06/29/2007DEAR ABBY: I am a 40-year-old male who has been divorced for the last five years. I am considering trying marriage again, but am somewhat concerned about the impotence problem I have had for some time.
I have consulted many doctors and have taken many tests, but they all came out OK -- so I decided to try Viagra. It has been working great.
Should I be upfront about my medical condition if and when I propose marriage, or should I wait until after we're married? It is extremely embarrassing to talk about this to anyone, let alone a woman who might become my wife. -- UNCERTAIN IN WESTMINSTER, CALIF.
DEAR UNCERTAIN: You should absolutely disclose any medical condition that could affect your marriage before you are married. Not to do so could be considered fraud. If the woman loves you, she will accept you just as you are.
However, when the time comes, it might be beneficial for you and your prospective fiancee to pay a visit to your physician together. It's possible that your impotence may have been linked to the fact that your marriage didn't work, and has nothing to do with your ability to perform without the little blue pills.
DEAR ABBY: I recently lost my fiance to leukemia. He was only 27. I have noticed that the first words of comfort offered to me by people are, "You're young and pretty. You'll find someone again." Abby, my fiance has been gone only four months. Several people said that to me at his funeral and wake!
I understand the thought behind those words -- that my life will not end because his did. But it was extremely inappropriate to hear something like that so soon after his death. I know I will eventually feel like dating again, but right now his loss is still too recent and painful.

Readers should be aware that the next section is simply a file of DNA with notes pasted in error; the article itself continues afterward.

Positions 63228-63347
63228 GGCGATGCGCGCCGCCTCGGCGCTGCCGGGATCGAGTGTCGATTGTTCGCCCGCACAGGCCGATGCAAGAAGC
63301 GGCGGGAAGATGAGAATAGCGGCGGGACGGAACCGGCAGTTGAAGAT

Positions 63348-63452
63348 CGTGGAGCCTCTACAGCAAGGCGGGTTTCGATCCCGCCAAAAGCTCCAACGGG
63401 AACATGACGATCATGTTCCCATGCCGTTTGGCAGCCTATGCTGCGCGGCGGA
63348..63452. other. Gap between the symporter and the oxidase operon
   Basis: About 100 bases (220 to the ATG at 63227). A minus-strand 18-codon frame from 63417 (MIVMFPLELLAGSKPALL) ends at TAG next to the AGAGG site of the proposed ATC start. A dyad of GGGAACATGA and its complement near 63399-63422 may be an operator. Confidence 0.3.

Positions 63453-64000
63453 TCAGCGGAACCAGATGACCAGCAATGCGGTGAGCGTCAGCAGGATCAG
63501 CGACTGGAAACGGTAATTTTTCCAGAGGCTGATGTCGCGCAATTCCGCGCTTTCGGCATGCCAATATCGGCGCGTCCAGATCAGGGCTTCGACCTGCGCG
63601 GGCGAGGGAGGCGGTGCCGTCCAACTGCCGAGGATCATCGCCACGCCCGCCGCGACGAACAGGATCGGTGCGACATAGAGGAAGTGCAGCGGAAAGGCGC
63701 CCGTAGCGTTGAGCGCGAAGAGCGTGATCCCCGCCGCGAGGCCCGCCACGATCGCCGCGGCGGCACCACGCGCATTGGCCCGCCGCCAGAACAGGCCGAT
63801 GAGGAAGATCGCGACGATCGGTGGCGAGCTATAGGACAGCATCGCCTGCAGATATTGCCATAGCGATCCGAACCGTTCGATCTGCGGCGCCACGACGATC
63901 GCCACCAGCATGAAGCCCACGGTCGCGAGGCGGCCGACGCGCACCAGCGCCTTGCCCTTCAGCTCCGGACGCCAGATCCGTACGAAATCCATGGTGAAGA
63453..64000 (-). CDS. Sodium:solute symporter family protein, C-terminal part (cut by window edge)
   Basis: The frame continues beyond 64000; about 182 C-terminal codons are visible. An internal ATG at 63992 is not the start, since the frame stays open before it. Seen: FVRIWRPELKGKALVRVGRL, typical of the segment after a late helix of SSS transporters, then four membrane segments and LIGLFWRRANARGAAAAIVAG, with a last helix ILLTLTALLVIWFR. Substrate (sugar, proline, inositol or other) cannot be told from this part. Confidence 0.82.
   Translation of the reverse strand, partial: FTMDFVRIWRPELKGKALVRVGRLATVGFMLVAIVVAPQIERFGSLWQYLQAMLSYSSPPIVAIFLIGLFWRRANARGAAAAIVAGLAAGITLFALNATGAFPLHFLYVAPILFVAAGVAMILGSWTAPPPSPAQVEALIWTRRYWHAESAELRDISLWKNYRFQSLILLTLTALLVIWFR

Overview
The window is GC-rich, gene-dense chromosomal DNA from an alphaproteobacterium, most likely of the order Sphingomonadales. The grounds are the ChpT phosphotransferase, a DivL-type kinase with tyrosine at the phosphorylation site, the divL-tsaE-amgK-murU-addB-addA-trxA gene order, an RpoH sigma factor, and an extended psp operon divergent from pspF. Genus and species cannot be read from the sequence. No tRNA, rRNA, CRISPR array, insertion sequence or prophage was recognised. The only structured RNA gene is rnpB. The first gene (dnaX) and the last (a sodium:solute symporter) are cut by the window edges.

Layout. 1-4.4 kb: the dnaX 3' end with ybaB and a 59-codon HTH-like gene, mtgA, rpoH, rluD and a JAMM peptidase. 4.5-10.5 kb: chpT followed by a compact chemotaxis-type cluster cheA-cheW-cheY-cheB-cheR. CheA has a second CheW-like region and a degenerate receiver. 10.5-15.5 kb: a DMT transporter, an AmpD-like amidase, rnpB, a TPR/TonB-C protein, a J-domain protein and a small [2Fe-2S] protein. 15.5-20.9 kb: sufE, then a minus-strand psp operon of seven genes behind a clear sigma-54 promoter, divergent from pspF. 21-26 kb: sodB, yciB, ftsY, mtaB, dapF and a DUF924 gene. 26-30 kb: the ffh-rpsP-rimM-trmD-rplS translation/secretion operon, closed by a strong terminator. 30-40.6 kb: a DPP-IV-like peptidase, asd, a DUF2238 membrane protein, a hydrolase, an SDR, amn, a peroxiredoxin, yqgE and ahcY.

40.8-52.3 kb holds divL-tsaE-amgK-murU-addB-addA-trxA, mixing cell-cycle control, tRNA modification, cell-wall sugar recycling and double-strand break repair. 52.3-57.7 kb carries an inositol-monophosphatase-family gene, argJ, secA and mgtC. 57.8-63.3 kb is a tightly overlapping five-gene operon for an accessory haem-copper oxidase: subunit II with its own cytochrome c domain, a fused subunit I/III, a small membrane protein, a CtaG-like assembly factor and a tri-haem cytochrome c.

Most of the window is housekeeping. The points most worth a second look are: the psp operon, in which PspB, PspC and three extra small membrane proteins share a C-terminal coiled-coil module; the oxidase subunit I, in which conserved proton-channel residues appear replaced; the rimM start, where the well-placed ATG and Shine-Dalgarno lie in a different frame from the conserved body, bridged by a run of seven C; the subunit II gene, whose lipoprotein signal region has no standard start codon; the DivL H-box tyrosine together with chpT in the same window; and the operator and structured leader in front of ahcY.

How should I respond to people who say that? Please help me get the word out that this is no comfort so soon after someone's partner passes away. -- STILL MOURNING IN SAN FRANCISCO
DEAR STILL MOURNING: Please accept my deepest sympathy for your loss. Your sentiments have been repeated by others who have also suffered a loss.
For some reason, when there is a death, people feel they must say something to "fix" it -- as if anything that could be said would make the pain go away.
Folks: The appropriate way to extend condolences is the simplest. Just repeat the first sentence of my answer. Period! That's all! And do not ask questions about the cause of death. And when someone offers you condolences -- a simple thank you is enough. Then, unless you wish to talk about it, change the subject.
DEAR ABBY: My husband and I were invited to a friend's home for dinner. We brought a lovely plant as a thank-you gift. When we arrived at her house, she said she had forgotten she had invited us for that night. We talked in her driveway for a few minutes, and I handed her the plant as we left. My question is, what was the correct thing to do? Should we have let her have the plant or taken it back home with us? -- PERPLEXED IN MCCLEARY, WASH.
DEAR PERPLEXED: You didn't mention how old this friend is, but she appears to be disorganized, overscheduled or suffering from mind-cognitive impairment. Although there are no rules of etiquette that dictated it, you were nice to leave the plant with her. Perhaps it will serve as a reminder to reschedule the dinner.
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